Friday, October 14, 2005

Boy, Was I Bluffing.

I've been on a Texas Hold 'Em kick lately. I've been seeking out tournaments, both public and private, at which I can get a few games going. The ones I've found at local bars usually don't cut it for one reason or another: the bar is too smoky; the crowd is too serious; fellow players not as friendly as I'd like them to be; starts too early after work. Private tournaments are okay, if only I were willing to spend that much money on a regular basis to play poker. Buy-ins I've found run from $20 to $50 -- the latter being a way too high; the former being okay but not something I'd like to spend regularly.

I had heard about a bar that does poker nights on Tuesdays so I decided to check it out. The other friends who would have joined me all bailed, so I found myself alone in a sea of strangers for the sole purpose of playing some poker. Free game, no big pressure, just a fun night.

As it turns out, all the other players were men. No biggie. At least they were friendly. Unlike at the other bars I've played poker at, these guys introduced themselves when they sat down, laughed and joked during the games, and generally had a good time even outside of the pressure of a good game of cards.

The thing about situations like these -- something I quite enjoy about situations like these, when I get the cojones to go through with them -- is that they permit me to become a whole different person if I want to. These guys don't know me from Adam, so I can take on a whole new persona if I want. I could doff my lawyer identify in favor of any of the other professions I previously thought about. I could be as shy as I wanted to be, or as loud and outgoing as I could. I could decide that I don't use profanity, or I could cuss like a drunken sailor. I was a blank slate, and I could write whatever I wanted to on it.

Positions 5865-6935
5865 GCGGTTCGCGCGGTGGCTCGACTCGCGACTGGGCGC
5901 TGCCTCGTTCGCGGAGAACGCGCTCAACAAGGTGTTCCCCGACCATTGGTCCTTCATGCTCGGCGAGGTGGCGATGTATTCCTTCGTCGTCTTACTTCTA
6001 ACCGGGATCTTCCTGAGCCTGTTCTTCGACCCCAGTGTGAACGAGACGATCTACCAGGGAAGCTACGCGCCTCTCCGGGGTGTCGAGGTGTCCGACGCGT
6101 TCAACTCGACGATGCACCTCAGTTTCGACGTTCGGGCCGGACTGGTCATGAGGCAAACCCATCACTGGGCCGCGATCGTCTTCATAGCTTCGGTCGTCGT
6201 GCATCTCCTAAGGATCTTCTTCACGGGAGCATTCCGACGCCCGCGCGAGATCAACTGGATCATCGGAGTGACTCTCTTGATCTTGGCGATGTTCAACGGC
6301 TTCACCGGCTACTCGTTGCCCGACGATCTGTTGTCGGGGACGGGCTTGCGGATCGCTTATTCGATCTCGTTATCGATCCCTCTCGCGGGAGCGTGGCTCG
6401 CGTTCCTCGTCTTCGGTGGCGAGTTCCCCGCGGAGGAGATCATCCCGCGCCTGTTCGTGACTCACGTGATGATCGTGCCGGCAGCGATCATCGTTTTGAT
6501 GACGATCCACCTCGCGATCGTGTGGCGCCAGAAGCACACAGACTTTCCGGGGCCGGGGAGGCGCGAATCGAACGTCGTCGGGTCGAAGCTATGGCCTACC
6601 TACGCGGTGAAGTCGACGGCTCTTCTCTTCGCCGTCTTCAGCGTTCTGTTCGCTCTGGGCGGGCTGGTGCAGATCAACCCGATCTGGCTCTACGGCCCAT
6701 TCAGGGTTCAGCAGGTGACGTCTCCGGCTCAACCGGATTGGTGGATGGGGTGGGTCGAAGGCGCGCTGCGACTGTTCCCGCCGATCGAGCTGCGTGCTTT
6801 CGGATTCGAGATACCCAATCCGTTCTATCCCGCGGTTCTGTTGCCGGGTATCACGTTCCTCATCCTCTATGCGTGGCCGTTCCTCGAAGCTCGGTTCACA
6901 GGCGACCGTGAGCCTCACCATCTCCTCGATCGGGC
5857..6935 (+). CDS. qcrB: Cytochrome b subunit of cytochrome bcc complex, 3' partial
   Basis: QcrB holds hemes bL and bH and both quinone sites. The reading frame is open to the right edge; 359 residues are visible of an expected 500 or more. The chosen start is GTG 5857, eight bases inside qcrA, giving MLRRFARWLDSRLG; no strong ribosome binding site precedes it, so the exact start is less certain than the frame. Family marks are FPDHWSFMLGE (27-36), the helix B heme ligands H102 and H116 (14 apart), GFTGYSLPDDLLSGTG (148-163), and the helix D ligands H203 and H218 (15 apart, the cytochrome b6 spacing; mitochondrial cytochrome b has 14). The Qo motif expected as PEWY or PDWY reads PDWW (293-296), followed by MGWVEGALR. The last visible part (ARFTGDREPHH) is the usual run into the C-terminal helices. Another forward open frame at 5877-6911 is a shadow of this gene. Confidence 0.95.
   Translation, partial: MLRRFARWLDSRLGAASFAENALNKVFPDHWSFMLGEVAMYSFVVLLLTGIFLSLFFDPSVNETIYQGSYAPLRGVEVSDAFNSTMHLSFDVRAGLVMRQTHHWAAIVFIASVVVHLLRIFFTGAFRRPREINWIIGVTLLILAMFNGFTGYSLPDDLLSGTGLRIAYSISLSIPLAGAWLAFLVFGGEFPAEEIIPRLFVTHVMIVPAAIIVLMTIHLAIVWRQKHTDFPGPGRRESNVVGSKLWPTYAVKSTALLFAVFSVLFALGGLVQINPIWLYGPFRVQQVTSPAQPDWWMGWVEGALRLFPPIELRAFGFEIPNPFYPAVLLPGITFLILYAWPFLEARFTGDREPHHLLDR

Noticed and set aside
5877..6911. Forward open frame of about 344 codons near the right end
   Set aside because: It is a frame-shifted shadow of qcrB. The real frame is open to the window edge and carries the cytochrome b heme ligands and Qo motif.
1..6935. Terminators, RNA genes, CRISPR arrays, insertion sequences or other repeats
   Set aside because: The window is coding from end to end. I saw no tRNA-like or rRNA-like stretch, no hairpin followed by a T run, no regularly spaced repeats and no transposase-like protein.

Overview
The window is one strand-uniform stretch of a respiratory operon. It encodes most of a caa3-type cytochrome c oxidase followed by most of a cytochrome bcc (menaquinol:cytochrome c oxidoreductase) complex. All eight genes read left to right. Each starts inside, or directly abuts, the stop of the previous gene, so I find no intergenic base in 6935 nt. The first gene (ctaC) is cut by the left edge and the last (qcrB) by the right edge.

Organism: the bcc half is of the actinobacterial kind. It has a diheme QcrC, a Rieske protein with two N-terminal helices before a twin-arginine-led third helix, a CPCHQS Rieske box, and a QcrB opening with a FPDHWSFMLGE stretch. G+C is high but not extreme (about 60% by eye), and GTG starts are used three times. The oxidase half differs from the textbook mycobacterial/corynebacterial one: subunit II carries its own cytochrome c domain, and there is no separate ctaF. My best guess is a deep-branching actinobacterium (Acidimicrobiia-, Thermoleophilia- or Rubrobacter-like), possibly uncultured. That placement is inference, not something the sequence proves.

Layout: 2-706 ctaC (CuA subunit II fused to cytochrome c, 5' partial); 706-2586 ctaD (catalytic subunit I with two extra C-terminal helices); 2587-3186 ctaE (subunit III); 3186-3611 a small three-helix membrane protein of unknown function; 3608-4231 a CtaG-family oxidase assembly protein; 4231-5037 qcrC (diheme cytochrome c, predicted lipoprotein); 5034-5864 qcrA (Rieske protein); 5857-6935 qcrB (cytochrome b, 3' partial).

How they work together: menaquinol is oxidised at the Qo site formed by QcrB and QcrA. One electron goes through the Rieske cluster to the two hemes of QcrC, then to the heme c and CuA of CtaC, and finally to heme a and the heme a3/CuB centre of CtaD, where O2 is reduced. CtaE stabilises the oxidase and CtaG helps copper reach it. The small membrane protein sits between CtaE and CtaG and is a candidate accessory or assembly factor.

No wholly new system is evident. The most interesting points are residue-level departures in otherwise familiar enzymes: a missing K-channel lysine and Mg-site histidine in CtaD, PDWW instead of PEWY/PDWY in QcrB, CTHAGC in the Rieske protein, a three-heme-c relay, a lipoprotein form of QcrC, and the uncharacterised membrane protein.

The significance of the date didn't hit me until I reflected on it later. I had joined this poker game on October 11 -- National Coming Out Day. Yeah, reminders for it were all over the place, but I kinda just let it slide. After all, pretty much everyone who is remotely close to me knows I'm gay, so there aren't many people left for me to come out to. (The glaring exception -- my parents -- is a situation I'm content with.)

Why is this significant? Because in the testosterone-laden environment in which I had just thrust myself, it's apparently still okay to call someone a "homo," intending a derogatory meaning. Sure, these guys were friends and it was all in jest, but still, I bristled internally when I heard it. "You played through on a 2-7? You're a homo!"

I'll admit I still use the phrase "that's so gay" from time to time (although usually it's in reference to men discussing makeup, or interior decorating). But a part of me realized that these guys don't realize that I'm an actual homo sitting there, infiltrating their inner circle, listening to them toss around the word "homo" like it was some adequate emasculating tool.

O irony: they toss it around like it's emasculating, while I'm sitting right there acting much more masculine than usual.